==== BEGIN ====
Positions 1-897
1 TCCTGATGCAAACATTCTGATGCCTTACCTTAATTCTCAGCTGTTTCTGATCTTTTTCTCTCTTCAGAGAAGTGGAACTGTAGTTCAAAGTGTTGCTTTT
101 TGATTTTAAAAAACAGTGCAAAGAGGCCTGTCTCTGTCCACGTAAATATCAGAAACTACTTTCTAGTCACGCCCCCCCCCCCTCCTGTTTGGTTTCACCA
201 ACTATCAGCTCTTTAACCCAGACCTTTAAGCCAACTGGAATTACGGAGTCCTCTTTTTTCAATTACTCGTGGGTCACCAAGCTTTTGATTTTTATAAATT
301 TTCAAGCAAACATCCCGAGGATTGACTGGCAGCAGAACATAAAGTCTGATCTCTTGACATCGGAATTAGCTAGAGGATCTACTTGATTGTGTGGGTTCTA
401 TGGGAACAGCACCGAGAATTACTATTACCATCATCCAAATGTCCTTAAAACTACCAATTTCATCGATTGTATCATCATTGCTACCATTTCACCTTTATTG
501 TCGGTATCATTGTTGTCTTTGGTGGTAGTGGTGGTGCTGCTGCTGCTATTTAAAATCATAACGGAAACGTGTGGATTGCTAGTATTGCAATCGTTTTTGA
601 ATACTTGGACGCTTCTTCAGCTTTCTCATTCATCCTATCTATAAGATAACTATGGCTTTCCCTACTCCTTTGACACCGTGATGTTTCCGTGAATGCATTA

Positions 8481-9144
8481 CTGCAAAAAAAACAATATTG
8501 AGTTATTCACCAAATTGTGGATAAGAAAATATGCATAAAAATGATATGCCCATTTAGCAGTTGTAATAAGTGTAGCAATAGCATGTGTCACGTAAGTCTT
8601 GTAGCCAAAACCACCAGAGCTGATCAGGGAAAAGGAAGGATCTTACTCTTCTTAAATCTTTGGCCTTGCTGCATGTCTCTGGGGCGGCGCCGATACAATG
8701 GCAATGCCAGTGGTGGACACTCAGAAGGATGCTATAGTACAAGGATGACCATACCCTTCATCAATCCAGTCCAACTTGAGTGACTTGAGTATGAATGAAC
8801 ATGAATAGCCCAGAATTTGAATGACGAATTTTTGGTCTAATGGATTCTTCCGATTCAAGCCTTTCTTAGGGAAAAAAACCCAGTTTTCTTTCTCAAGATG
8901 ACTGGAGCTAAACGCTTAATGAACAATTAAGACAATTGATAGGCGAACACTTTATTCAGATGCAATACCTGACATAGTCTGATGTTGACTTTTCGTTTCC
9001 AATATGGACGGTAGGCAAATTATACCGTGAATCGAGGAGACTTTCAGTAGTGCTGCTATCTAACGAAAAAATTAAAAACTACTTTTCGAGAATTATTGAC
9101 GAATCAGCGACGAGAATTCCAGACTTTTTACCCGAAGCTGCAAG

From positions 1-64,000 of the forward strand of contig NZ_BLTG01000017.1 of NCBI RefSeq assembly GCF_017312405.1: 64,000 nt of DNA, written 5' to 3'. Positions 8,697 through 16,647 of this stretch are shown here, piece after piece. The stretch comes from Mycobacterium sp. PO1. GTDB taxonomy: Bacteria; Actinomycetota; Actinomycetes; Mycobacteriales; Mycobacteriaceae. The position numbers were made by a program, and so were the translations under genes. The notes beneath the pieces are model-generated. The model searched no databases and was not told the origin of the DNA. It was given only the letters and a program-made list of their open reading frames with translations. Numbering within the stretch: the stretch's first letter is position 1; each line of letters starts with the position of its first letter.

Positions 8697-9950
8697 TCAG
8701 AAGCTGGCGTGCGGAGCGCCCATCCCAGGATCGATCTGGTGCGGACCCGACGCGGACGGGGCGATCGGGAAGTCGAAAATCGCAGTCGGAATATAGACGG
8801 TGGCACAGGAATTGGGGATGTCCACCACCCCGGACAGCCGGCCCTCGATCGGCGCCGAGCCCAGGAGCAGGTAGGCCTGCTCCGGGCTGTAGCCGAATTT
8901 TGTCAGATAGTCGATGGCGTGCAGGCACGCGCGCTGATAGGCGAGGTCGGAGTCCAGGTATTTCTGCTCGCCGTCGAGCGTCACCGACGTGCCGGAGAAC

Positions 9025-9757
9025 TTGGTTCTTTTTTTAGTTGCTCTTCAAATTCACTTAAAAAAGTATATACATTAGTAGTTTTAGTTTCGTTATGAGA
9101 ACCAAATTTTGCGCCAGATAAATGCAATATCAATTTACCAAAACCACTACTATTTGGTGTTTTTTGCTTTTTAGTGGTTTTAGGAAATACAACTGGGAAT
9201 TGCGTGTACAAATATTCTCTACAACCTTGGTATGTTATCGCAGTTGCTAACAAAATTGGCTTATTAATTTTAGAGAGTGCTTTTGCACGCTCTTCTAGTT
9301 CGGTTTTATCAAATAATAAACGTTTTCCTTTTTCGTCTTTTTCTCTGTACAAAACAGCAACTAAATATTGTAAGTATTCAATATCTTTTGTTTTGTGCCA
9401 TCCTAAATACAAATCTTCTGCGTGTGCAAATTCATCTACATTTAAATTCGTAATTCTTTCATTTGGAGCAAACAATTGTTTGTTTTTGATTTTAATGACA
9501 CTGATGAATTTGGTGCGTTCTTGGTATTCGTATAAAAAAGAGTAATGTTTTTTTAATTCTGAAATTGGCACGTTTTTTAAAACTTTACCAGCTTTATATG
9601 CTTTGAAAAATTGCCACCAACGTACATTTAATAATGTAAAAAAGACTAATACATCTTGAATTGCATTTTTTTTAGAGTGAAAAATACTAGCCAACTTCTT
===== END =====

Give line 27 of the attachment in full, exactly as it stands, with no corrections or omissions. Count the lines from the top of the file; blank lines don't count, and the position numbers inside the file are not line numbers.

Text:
9201 TGCGTGTACAAATATTCTCTACAACCTTGGTATGTTATCGCAGTTGCTAACAAAATTGGCTTATTAATTTTAGAGAGTGCTTTTGCACGCTCTTCTAGTT